Professional services firms tend to ‘cluster’ around a CBD area in cities and towns.  This gives them a physical presence with signage in the area where many other businesses are located.  There is also an aura of prestige and success associated with inhabiting expensive inner city real estate!  Would you be any worse off locating your professional services in the suburbs?  That might depend on the segment of the market you are targeting, where they are located, and how far some would have to travel.  Some boutique firms do locate in the suburbs and they can provide at-the-door free parking for clients and staff, and reduce overheads through cheaper rents.

So what about your on-line presence?  In essence, the same principle is likely to apply.  If your customers are likely to choose between you and your competitors by comparing benefits, you probably need to be where they are.  Take hotels for instance, that list on sites like Hotel Club, Trip Advisor, Expedia and so on.  Professional services firms often list under their categories on Green Frog, Yellow Pages and other on-line directories.  It’s again like Lotto, you can’t get picked if you are not there.  However, some boutique hotels do very well without listing on such sites. Some professional services firms rely on promotion that is targeted to their client base rather than general directories.  These firms aim to be known within their market segment, and promote in other places that their more specific customer base are likely to see.  So where you serve a niche market or specific market segment, it might be more effective to target that segment differently to most of your competitors.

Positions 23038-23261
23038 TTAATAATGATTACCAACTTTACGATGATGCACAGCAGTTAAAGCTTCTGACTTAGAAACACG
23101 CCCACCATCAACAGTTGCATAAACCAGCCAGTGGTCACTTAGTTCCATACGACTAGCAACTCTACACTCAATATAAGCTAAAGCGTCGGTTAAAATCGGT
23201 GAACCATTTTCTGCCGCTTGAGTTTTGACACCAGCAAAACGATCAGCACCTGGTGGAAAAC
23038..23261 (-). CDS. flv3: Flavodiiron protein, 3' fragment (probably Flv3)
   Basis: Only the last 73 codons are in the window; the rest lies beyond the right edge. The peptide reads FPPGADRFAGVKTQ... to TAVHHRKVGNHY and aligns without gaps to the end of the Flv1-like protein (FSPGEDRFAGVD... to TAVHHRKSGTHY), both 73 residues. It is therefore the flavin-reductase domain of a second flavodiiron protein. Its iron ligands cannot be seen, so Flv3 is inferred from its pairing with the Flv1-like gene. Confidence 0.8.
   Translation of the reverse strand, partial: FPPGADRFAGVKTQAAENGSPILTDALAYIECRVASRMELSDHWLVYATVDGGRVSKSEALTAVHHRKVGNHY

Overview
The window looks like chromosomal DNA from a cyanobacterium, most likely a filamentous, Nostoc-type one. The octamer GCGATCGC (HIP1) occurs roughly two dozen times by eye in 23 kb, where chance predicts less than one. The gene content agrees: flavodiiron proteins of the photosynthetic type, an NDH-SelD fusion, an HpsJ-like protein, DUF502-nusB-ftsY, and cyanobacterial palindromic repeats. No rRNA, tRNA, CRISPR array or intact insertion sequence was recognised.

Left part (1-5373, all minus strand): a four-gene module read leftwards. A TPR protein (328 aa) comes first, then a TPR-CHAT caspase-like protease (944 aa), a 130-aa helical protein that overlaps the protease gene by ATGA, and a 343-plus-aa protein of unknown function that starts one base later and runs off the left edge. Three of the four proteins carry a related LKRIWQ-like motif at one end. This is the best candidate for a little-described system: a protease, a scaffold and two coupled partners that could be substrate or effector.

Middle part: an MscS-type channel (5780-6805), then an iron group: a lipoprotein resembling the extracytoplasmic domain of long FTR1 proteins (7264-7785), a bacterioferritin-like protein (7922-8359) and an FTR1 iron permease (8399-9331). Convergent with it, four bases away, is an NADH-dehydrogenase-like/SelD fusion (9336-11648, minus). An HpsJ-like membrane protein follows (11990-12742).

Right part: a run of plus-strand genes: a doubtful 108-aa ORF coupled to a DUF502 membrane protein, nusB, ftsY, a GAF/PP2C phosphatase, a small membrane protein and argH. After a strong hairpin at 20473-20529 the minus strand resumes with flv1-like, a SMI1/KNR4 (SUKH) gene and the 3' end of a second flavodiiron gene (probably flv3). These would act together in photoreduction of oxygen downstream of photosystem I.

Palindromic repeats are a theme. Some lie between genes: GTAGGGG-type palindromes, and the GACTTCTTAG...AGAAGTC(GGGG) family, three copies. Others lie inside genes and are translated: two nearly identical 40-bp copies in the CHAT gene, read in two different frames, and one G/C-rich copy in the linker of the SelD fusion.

Jenni specialises in strategy selection and implementation in the professional services sector.  She encourages you to connect at LinkedIn, Twitter or via her Facebook page to find out more.

Categories: Business and Strategy

What are the possibilities?

School holidays are nearly over and I’m looking forward to focusing on my clients and future clients.  My goal this year is to help as many people as possible to see the possibilities – ie think strategically!